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12 posts from September 2014


~ My Five-Minute Breakfast-on-the-Go Egg-Pocket ~

IMG_4667Drive through, order, pick it up at the window, pay, and, "hi-ho, hi-ho it's off to work you go".  If you are one of "those people" (you know who you are), trying to save time in the AM by making a stop at the local drive-through, and worse, eating in the car on your way to work -- cut it out. Enjoy an extra half hour of sleep or an extra-long shower, or, watch your favorite morning show or listen to your favorite tunes and read the newspaper or leaf through a magazine instead.

Listen to the coffee drip and eat in your own kitchen:

IMG_4670Hating to make breakfast is no excuse.  No one hates mornings more than me, so, I know how uninspiring it can be to hit the ground first thing in the morning with a whisk in your hand.  That being said, no one enjoys a hot, tasty breakfast more than me.  This lifelong dilemma is what has made me the self-appointed queen of quick, no muss, no fuss, really-good breakfast food.

Welcome to McMel's Early Morning Kitchen:

(I'm always in a bad mood but the food is good & the coffee is free!)

This recipe is so easy that once you make it once, you won't need a recipe.  This is the one I send my husband carrying in-hand out the door with a to-go cup of coffee when he's leaving for a business trip at 4:30AM.  This is the one I made and served to my three boys, one-at-a-time, as they took turns in the shower, dressed, and straggled down the stairs before school -- even 'Johnny-come-lately' could eat one while walking to the school bus stop.  Making them to order ("with or without", meaning cheese) on my little camp stove for early morning Penn State tailgates at Beaver Stadium was hugely popular -- they go great with a Bloody Mary.

IMG_4655I love easy & "snap, crackle and pop" ain't got nothin' on me:

IMG_45111  teaspoon salted butter

2  extra-large eggs

2-3  tablespoons water

a literal pinch of sea salt

2 very-thin slices lean, deli-syle ham, your favorite kind

2  tablespoons finely-grated (not sliced) cheddar or Swiss cheese

1  English muffin, split and toasted

IMG_4519 IMG_4516Step 1. Place the eggs in a 1-cup measuring container plus add enough water to total 1/2 cup of liquid, about 2-3 tablespoons. Add a pinch of sea salt  -- do not not measure.  More than a pinch is too much salt. 

~ Step 2.  In a 10" nonstick skillet, melt the butter over medium heat. In a gentle, steady stream, add the eggs to the skillet.  Do nothing for 10-15 seconds, until the eggs just start to set up on the bottom:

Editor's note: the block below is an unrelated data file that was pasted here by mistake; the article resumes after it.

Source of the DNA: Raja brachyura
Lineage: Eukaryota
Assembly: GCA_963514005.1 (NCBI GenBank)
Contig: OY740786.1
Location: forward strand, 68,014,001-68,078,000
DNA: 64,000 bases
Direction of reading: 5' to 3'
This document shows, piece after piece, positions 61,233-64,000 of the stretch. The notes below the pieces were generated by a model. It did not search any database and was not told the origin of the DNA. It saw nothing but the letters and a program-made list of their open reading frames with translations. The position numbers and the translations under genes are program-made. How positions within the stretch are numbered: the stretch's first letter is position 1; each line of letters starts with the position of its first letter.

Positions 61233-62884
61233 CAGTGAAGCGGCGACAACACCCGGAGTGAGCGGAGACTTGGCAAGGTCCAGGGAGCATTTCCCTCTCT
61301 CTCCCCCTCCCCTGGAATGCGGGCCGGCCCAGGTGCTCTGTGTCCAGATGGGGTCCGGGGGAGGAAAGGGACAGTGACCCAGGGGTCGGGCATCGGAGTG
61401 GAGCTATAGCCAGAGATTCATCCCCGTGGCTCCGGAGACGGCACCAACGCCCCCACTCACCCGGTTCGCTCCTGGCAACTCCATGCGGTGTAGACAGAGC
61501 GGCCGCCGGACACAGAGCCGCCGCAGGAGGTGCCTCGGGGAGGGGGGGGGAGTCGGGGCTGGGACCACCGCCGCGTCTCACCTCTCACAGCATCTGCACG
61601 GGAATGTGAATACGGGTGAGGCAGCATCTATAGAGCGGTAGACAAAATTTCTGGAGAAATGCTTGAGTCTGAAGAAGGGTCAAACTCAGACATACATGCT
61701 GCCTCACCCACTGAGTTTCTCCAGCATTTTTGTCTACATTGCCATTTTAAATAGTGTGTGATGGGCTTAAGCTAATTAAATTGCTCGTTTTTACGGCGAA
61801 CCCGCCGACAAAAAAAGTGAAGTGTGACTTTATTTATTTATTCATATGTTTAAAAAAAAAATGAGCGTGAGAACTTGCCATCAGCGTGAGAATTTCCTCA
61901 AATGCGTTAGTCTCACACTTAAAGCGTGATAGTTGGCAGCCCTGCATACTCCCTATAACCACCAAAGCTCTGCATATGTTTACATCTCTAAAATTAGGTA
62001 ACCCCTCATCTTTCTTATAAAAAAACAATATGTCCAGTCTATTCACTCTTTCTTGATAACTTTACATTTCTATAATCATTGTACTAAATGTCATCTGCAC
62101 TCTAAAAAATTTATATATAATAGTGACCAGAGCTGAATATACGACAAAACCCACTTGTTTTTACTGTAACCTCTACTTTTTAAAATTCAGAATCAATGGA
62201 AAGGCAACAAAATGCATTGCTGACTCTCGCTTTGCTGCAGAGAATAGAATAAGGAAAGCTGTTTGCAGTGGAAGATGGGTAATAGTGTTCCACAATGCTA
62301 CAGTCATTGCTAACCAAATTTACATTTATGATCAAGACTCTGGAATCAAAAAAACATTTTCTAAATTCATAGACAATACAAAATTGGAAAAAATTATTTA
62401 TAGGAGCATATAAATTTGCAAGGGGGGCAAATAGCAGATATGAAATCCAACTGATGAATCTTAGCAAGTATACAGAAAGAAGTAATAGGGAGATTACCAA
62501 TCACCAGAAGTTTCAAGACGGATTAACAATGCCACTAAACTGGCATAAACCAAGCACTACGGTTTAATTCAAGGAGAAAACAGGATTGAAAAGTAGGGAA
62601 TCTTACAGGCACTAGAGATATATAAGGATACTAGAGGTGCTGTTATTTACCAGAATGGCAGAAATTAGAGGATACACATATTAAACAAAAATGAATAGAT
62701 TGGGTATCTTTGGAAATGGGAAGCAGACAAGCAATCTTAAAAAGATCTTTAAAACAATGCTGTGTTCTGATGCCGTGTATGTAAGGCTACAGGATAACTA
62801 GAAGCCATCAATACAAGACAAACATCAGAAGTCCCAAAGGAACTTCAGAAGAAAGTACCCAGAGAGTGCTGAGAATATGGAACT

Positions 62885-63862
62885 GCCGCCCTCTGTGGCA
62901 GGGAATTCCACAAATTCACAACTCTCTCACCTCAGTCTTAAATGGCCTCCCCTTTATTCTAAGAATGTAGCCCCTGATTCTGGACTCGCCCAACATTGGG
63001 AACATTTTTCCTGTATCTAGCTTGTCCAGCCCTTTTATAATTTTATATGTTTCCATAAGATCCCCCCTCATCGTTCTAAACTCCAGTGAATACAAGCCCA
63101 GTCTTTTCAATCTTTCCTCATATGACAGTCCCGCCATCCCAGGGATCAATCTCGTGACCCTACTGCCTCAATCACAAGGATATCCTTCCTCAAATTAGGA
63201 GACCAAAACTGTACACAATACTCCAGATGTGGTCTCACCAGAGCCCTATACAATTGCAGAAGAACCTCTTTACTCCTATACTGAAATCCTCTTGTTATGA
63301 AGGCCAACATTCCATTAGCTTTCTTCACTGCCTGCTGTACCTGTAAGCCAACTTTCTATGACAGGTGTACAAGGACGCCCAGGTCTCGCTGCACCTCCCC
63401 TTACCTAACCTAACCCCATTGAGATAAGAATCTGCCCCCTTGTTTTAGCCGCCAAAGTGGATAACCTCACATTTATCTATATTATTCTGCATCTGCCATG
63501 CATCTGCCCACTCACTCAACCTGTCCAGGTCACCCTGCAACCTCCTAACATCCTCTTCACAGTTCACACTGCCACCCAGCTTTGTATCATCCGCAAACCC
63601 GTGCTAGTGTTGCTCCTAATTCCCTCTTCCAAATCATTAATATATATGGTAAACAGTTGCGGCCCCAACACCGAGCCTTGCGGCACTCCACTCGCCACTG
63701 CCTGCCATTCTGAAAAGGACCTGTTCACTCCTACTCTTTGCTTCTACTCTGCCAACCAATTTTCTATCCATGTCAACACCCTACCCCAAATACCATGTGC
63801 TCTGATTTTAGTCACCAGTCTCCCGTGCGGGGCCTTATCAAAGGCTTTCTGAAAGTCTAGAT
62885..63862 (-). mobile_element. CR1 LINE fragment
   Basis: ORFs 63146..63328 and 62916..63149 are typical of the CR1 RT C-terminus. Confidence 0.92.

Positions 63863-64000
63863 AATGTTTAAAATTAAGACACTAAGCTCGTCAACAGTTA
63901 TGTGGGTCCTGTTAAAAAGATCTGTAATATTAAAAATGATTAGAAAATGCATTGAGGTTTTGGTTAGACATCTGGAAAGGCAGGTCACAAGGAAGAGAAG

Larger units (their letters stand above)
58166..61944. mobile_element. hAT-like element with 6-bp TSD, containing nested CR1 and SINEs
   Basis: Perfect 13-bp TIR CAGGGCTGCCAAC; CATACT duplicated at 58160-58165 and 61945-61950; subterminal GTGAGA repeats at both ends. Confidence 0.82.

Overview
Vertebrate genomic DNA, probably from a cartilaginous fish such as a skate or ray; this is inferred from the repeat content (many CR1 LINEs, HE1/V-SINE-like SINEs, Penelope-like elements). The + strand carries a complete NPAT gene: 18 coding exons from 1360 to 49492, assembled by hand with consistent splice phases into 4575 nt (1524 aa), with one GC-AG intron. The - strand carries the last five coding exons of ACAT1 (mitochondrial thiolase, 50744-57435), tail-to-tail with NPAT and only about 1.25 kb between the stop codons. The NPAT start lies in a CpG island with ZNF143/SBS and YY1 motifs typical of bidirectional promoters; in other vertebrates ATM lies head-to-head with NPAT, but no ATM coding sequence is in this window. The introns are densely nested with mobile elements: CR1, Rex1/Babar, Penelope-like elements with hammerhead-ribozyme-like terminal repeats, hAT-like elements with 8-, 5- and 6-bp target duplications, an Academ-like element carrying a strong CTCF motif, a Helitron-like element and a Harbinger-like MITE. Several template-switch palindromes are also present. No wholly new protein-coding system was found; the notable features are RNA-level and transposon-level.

IMG_4523 IMG_4524 IMG_4525 IMG_4526





IMG_4531 IMG_4528Step 3.  In a series of "skillet on and off an on the heat" moves, lift the skillet up and off the heat, swirl the pan to distribute the egg mixture up and around the sides of the pan and return the skillet to the heat. Repeat this 4-6 more times, until the remaining liquid doesn't want to move around in the pan.

IMG_4537~ Step 4.  Without swirling, spend about 15-20 more seconds lifting the pan on and off the heat until the remaining eggs START to look dry on the surface and steam bubbles are building up underneath.

Note:  All of this "on and off lifting" keeps the eggs from overcooking and browning.  Browning = Dry.

~ Step 5.  The rest (filling and folding the eggs) goes super-fast so split and pop that English muffin into the toaster now and proceed:

IMG_4628 IMG_4630~ Step 6. Place two slices of deli-style ham on top of the eggs, leaving a 1 1/2" border around the perimeter of the pan.  

IMG_4635If you like cheese on your breakfast sandwiches (Joe does, I do not) now is the time to add:  

2 tablespoons of grated, not sliced, cheddar or Swiss.  Sprinkle it in a 4" circle over the ham.

Note:  Wouldn't it just be easier to slap a slice of cheese on top of the ham?  Well, yes it would, but, when it comes time to fold the eggs, you would find that a square of not-yet completely melted cheese causes the fragile eggs to crack around the corners, and, the most beautiful part about this sandwich is how the fillings stay totally encased in the eggs until it is time to eat.